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Maddy Prior: Ballads & Candles
Ballads & Candles
This is a live recording by Maddy Prior, Family & Friends from her Christmas tour of 1999 at Cambridge Corn Exchange, London, and Warwick.
Maddy Prior: vocals [all tracks except 5];
June Tabor: vocals [2, 3, 5, 6, 7, 9-12, 16, 18];
Rose Kemp: vocals [6, 13];
Steve Banks: drums, percussion, vocals;
Troy Donockley: electric guitar, uilleann pipes, low & tin whistle, cittern, vocals;
Nick Holland: keyboards, vocals;
Rick Kemp: bass, vocals;
Peter Knight: violin
- The Blacksmith (Roud 816) (3.41)
- Blood & Gold / Mohacs (3.37)
- The Boar's Head Carol (Roud 22229) (2.37)
- A Virgin Most Pure (Roud 1378) (4.20)
- All in the Morning (Roud 287) (4.00)
- Shepherds, Arise! (Sing, Sing All Earth) (Roud 1207) (3.28)
- Doffin Mistress (Roud 2133) (2.20)
- Betsy Bell and Mary Gray (Roud 237; Child 201; G/D 6:1257) (5.34)
- Hind Horn (Roud 28; Child 17; G/D 5:1022) (6.00)
- Singing the Travels (Roud 873) (3.35)
- Long Shadows (4.17)
- The King (Roud 19109) (1.25)
- Rose (3.58)
- Mother and Child (3.05)
- Alex (3.55)
- My Husband's Got No Courage in Him (Roud 870; G/D 7:1367) (3.30)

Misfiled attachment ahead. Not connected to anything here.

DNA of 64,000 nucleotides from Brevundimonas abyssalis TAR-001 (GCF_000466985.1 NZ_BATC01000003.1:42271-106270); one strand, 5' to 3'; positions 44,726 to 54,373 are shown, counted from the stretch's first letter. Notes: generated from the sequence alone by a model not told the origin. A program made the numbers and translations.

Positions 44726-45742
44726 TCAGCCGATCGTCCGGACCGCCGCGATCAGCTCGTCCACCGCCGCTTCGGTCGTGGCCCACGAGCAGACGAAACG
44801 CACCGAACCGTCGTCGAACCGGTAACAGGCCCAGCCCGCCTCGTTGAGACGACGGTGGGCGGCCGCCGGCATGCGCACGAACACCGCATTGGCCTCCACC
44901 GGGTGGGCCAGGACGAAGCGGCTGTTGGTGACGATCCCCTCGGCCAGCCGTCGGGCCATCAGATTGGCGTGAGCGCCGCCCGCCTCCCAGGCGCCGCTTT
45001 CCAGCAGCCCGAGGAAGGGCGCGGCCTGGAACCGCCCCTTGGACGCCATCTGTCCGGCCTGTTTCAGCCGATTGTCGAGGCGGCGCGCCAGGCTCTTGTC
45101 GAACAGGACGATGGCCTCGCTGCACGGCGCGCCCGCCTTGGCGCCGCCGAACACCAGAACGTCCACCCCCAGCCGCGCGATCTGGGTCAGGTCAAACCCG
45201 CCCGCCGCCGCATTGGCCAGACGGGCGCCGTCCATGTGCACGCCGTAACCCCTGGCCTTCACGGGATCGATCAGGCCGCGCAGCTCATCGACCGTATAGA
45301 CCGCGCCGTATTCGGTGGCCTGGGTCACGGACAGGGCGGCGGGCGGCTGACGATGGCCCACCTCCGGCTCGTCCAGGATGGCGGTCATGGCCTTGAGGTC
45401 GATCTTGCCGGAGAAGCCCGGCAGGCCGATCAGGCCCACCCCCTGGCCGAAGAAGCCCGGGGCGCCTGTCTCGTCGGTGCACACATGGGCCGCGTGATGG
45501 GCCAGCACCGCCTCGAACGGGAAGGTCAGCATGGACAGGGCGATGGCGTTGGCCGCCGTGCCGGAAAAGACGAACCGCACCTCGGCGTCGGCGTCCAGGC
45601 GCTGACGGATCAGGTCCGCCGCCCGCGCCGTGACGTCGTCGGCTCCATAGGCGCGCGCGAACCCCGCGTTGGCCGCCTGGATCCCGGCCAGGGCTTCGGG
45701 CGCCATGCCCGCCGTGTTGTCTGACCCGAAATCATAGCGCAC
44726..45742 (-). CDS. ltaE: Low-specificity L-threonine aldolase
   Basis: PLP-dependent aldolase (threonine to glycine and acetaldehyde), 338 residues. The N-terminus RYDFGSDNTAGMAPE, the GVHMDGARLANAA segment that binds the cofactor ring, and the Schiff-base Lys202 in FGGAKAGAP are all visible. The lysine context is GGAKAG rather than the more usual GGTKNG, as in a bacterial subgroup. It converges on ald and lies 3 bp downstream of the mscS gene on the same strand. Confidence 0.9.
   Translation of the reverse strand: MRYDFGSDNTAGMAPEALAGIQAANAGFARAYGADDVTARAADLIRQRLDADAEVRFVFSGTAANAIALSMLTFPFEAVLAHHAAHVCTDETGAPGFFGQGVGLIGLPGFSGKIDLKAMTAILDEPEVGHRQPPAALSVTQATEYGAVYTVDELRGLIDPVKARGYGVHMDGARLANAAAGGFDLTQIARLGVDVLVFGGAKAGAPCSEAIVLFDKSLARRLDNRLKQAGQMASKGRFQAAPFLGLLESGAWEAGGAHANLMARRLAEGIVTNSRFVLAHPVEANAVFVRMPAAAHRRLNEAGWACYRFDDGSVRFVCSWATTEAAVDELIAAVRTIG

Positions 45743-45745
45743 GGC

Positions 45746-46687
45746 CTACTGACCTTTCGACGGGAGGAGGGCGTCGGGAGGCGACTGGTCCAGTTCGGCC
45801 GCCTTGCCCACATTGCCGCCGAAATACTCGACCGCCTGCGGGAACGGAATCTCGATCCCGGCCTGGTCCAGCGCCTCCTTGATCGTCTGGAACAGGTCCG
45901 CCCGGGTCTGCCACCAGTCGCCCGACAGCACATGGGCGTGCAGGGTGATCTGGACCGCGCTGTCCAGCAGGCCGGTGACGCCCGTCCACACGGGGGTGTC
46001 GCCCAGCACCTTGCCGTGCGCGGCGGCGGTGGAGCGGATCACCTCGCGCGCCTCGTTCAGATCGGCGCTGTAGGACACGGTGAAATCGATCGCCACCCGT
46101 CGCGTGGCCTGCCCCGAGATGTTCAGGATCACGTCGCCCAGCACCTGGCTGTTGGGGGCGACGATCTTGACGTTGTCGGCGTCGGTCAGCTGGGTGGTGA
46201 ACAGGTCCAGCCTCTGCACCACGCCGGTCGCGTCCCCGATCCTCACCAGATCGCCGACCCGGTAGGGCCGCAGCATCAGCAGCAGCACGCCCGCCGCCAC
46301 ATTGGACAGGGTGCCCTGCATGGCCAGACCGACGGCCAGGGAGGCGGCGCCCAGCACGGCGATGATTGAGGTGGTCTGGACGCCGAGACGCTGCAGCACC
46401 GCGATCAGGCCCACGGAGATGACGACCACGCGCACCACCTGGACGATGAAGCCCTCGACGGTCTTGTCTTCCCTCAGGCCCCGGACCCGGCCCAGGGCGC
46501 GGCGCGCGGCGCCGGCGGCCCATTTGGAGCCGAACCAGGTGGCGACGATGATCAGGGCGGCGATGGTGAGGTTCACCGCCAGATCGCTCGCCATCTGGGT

- Blackleg Miner (Roud 3193) (3.31)
- Padstow (Roud 305) (3.58)
All tracks trad. except
Track 2 Andy Irvine / Jane Cassidy; Dan Ar Braz;
Tracks 11, 14, 15 Maddy Prior;
Track 13 Maddy Prior, Rick Kemp
Video / DVD
- Intro, with an excerpt from
- Sheath and Knife (Roud 3960; Child 16)
- My Husband's Got No Courage in Him (Roud 870; G/D 7:1367)
- The Band, with excerpts from
- Long Shadows
- The Great Silkie of Sules Skerry (Roud 197; Child 113)
- Hind Horn (Roud 28; Child 17; G/D 5:1022)
- Blood & Gold / Mohacs
- Doffin Mistress (Roud 2133)
- A Virgin Most Pure (Roud 1378)
- The Lark in the Morning (Roud 151)
- Padstow (Roud 305)
- Bonus track: Tribal Warriors (promo video from the album Arthur the King)
It may not have taken exactly that long to come together, but in a very real sense Maddy Prior's Christmas tour of 1999 was 35 years in the making. The year's landmark first came to attention several months earlier, during the making of the Ravenchild album. A quick trawl through the history books and it dawned that this was indeed Maddy's thirty fifth album in as many years, a strike rate made all the more incredible when compared to the bands who release two albums in eight years and are still blessed with a high profile.